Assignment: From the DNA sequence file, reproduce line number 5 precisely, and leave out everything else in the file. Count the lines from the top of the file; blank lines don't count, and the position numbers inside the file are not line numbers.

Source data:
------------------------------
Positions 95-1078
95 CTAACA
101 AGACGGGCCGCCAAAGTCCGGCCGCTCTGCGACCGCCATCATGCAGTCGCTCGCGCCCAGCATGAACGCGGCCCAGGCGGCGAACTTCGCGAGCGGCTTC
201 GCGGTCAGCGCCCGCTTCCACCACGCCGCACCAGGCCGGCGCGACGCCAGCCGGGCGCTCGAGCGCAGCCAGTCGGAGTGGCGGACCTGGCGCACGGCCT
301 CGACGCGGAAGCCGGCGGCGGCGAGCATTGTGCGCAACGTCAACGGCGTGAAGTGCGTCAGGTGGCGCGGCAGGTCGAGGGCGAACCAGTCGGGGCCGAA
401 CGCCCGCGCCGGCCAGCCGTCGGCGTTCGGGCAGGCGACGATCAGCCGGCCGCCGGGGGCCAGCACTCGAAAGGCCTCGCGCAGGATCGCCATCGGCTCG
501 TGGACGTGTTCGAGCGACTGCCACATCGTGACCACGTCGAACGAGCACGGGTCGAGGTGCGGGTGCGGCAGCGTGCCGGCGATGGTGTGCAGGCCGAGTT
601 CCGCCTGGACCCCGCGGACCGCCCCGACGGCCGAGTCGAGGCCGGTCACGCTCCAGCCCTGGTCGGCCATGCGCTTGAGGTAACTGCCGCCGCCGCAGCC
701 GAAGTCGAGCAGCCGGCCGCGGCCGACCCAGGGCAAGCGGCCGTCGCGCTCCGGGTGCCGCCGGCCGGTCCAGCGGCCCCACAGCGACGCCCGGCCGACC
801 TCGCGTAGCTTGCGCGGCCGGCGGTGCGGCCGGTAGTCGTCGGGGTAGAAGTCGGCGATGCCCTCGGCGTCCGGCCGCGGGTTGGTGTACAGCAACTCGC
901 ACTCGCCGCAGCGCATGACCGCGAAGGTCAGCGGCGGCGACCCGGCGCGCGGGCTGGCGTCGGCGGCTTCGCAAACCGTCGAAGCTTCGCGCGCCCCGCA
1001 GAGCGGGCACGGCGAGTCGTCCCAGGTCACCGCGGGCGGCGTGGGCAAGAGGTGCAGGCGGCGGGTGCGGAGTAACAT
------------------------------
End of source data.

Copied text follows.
301 CGACGCGGAAGCCGGCGGCGGCGAGCATTGTGCGCAACGTCAACGGCGTGAAGTGCGTCAGGTGGCGCGGCAGGTCGAGGGCGAACCAGTCGGGGCCGAA